The chart on the right is particularly interesting, because this is a pretty good analogue for an internally launched video. Employees get an email telling them to watch, and the keen ones do immediately, the keen busy ones do as soon as they can, and then the interest tails away as the long tail of people get round to watching.

The chart is a logarithmic scale, so using Photoshop and Excel to very, very roughly map the numbers onto a linear scale you get a curve something like this:




And because my brain is too small to handle power law relaxations, bodging on a rule of thumb that viewership declines by 75% per day we get a pretty good match:




Where this gets useful to us is that if we accept this viewing pattern, we can use the curve to plot a likely maximum viewership.

Let’s say that 10,000 eager employees are going to view the latest video from the CEO. Using a 75% decay rate, we can redraw the pink line so that the data points add up to 10,000. And you get this:



And we can see that the peak day has almost exactly a quarter of the total views: 2,508 to be exact.

That’s as far as this data can get us, but a client recently gave us the raw logs from their last couple of streamed videos and they showed peaks early in the morning and at lunch time,  like this:


On the other hand...

On the other hand...

19% of the peak day’s views fell in the peak hour, so applying that number to the peak day figure from our 10,000 audience – 2508 – you get 481 views.

And let’s say the video is ten minutes long, then divide the peak hour by six and you get a peak concurrency of… 80. That’s all.

Nothing to worry about…

Thanks to NewTeeVee for posting about this, btw.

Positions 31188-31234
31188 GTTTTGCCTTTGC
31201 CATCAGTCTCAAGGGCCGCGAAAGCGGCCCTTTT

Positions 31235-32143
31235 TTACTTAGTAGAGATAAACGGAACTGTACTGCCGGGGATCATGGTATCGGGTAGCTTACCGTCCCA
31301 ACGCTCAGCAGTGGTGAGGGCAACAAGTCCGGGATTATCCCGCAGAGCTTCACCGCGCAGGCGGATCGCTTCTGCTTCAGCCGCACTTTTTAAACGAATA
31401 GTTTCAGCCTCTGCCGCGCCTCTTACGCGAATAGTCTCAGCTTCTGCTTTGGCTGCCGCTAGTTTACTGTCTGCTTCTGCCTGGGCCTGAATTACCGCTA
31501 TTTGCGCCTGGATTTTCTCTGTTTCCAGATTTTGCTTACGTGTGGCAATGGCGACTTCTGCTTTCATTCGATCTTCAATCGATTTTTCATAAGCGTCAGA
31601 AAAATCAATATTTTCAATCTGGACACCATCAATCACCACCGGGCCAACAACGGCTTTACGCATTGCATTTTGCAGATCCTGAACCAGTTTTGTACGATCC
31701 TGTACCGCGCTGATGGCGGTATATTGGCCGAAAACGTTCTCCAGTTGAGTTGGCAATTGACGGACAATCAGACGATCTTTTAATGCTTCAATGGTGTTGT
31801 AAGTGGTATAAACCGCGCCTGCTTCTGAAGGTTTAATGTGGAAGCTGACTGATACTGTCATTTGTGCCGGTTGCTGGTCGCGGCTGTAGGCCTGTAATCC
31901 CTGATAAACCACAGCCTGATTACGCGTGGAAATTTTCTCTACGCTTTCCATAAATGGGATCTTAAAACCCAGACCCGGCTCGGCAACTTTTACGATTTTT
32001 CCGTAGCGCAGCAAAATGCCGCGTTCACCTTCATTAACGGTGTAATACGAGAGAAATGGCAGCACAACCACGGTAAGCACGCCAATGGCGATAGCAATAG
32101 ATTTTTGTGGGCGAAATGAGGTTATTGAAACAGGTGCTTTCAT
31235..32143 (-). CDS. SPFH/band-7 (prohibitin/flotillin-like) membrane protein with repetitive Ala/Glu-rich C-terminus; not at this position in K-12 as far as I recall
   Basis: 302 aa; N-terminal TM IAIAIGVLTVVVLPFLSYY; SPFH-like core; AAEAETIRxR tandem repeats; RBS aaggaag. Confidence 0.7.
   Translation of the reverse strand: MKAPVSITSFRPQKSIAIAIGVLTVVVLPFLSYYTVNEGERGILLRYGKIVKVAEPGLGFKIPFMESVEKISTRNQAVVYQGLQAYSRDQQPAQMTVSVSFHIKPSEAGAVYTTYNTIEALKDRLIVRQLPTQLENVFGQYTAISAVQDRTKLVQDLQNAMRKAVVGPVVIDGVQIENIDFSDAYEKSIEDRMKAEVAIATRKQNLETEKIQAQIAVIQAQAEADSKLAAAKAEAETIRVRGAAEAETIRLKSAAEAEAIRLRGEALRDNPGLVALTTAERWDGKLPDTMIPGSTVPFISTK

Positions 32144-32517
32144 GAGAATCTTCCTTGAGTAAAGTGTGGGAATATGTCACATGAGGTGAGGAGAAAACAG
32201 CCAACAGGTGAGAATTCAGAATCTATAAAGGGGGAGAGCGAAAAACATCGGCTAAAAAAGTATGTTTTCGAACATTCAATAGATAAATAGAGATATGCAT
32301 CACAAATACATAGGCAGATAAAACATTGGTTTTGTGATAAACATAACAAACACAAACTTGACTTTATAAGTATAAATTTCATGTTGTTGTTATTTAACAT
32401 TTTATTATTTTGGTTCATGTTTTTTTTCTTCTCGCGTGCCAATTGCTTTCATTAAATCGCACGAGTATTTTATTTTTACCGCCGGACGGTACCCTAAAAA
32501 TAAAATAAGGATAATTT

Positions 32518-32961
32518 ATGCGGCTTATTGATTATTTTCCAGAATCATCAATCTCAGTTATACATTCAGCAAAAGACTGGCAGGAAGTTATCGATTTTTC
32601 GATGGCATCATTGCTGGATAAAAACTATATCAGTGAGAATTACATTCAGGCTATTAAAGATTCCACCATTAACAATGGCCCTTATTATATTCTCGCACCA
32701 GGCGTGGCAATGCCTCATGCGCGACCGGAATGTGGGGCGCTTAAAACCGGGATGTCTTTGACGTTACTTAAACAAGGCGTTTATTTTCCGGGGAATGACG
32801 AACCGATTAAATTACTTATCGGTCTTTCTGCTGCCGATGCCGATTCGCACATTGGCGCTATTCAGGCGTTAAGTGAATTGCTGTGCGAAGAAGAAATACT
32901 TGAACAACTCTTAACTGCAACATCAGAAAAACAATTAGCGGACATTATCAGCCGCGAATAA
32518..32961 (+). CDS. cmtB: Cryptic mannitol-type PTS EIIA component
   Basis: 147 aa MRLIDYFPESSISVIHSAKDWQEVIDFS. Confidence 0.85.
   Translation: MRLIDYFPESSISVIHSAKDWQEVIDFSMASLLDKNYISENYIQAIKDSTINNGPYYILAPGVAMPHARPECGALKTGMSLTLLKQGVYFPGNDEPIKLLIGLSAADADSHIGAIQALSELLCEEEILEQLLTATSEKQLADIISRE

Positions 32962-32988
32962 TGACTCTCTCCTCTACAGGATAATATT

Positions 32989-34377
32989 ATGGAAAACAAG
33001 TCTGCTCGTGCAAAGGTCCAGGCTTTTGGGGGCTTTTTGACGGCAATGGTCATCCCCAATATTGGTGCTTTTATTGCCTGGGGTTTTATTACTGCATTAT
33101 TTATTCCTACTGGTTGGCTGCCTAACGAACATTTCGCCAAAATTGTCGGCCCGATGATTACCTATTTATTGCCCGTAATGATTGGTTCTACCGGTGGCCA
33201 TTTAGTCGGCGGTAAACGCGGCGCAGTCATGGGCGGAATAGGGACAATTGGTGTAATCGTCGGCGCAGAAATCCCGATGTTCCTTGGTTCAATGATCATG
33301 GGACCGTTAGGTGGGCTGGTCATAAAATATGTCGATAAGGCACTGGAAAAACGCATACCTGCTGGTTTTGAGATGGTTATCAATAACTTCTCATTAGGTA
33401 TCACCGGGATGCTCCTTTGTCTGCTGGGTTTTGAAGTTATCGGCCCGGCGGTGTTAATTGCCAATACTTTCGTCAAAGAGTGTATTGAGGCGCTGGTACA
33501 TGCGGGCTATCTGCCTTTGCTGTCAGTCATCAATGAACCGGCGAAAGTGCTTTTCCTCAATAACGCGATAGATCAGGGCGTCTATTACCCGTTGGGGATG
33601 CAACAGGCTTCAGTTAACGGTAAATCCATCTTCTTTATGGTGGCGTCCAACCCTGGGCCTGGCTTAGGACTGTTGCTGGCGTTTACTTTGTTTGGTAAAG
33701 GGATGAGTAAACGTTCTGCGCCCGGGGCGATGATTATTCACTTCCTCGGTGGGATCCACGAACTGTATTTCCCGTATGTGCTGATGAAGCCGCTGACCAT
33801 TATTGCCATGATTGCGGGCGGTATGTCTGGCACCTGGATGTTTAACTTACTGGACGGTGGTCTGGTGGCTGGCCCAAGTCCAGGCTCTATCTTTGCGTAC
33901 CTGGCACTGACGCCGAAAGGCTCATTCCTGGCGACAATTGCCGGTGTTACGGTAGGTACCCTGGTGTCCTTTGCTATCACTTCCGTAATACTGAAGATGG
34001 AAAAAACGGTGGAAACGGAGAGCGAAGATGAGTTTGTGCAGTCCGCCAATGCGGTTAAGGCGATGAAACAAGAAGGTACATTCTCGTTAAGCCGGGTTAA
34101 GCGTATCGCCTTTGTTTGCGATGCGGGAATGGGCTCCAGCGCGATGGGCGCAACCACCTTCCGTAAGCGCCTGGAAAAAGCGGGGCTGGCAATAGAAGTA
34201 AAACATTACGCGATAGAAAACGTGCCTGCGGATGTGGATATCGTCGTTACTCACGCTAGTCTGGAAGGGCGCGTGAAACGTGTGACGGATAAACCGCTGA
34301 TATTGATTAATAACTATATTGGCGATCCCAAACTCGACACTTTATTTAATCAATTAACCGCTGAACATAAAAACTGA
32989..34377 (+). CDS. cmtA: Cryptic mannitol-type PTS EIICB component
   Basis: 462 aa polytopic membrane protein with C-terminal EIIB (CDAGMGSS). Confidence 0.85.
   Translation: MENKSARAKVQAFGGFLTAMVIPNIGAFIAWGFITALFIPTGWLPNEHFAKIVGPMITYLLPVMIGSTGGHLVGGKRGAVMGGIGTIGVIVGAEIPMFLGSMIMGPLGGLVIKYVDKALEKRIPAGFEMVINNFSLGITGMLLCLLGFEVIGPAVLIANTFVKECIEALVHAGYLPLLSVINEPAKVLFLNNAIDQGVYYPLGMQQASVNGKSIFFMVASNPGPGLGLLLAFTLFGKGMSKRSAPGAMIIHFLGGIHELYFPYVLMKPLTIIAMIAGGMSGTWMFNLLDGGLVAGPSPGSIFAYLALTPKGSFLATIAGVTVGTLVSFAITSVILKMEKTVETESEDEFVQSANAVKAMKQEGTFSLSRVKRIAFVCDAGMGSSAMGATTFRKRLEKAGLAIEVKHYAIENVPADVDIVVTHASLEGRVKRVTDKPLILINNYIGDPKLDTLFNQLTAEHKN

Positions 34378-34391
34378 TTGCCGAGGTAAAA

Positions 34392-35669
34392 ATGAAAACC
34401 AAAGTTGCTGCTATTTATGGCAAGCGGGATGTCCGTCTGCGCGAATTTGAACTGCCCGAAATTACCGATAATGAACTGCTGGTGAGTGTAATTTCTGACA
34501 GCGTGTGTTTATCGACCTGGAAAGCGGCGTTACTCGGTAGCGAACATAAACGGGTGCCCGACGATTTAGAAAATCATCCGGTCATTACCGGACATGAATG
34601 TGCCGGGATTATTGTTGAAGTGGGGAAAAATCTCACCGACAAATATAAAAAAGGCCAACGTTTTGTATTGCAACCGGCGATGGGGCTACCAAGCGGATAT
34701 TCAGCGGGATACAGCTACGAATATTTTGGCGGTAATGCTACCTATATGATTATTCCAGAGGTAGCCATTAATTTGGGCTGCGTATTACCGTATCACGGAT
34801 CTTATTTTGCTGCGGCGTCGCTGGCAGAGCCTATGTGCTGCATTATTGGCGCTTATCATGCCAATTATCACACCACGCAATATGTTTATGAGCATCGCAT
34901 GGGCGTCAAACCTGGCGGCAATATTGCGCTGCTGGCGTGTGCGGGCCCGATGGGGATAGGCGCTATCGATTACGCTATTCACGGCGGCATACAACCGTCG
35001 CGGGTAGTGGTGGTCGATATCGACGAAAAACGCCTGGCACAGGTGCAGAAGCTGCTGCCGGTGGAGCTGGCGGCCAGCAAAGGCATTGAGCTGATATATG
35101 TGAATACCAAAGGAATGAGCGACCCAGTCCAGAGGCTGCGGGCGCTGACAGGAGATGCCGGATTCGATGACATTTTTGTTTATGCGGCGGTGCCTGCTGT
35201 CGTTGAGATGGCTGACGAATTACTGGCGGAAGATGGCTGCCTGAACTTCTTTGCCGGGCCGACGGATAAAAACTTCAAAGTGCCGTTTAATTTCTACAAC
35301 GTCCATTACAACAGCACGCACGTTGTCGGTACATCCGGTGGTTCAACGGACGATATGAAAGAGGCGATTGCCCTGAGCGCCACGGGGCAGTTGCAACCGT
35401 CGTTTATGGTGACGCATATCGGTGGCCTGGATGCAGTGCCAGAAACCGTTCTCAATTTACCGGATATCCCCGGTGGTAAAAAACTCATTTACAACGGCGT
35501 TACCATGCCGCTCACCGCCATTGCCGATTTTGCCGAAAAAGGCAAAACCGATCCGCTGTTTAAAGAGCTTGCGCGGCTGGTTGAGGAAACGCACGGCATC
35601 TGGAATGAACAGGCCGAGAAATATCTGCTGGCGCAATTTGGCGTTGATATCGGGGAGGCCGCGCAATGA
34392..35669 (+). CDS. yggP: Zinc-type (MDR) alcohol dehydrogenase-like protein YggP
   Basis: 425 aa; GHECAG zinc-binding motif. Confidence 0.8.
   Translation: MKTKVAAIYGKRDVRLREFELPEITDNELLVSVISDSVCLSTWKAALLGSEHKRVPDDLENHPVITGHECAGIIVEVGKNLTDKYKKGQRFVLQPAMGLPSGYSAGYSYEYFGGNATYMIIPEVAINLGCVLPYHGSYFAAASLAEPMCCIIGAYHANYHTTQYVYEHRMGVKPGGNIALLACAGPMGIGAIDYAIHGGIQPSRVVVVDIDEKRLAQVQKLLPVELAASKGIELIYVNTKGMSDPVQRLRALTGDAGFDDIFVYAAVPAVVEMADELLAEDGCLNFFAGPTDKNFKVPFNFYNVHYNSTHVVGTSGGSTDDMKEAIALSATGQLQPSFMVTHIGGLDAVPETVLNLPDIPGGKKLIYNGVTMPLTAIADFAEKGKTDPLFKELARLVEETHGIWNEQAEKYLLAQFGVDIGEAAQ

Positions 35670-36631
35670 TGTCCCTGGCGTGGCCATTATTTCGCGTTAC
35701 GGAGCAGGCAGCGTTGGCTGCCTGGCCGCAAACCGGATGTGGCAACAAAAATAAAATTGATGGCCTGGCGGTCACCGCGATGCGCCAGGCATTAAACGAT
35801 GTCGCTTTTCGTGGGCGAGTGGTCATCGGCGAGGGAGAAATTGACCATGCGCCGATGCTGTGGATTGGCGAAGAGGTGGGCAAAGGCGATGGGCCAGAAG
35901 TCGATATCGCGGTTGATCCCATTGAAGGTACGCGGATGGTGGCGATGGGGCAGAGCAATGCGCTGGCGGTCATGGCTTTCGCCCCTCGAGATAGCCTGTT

Cult of Bob pt. 3

November 18, 2008

A little while ago, I posted that Bob the Builder on Wikipedia was described as being “inspired by the Kafka short story, ‘A Departure’” Telling my sister about this the other day, it was there no more, so today I had a look at the history of the page.

Let us marvel at the wonder that is Wikipedia.

The history lists all the changes that people have been made to the page, and when you make a change, you can add a comment. And here are a few:


12:20, 28 October 2008 Surturz   (add Lofty and Farmer Pickles to Morrisey’s credits)

Surturz clarifying some info on the voiceover. Fair enough.

12:34, 30 October 2008 Lost Number  (Other media: added appearance on The Daily Show)

19:54, 30 October 2008 Gladys j cortez (Reverted 1 edit by Lost Number; Rm unencyclopedic info.)

20:22, 30 October 2008 Ism schism (restore pop culture reference by Lost Number)

21:00, 30 October 2008 Gladys j cortez (Reverted 1 edit by Ism schism; Oddly enough, just because Jon Stewart deigns to mention something does NOT make it encyclopedic. Take it to the talk page.. )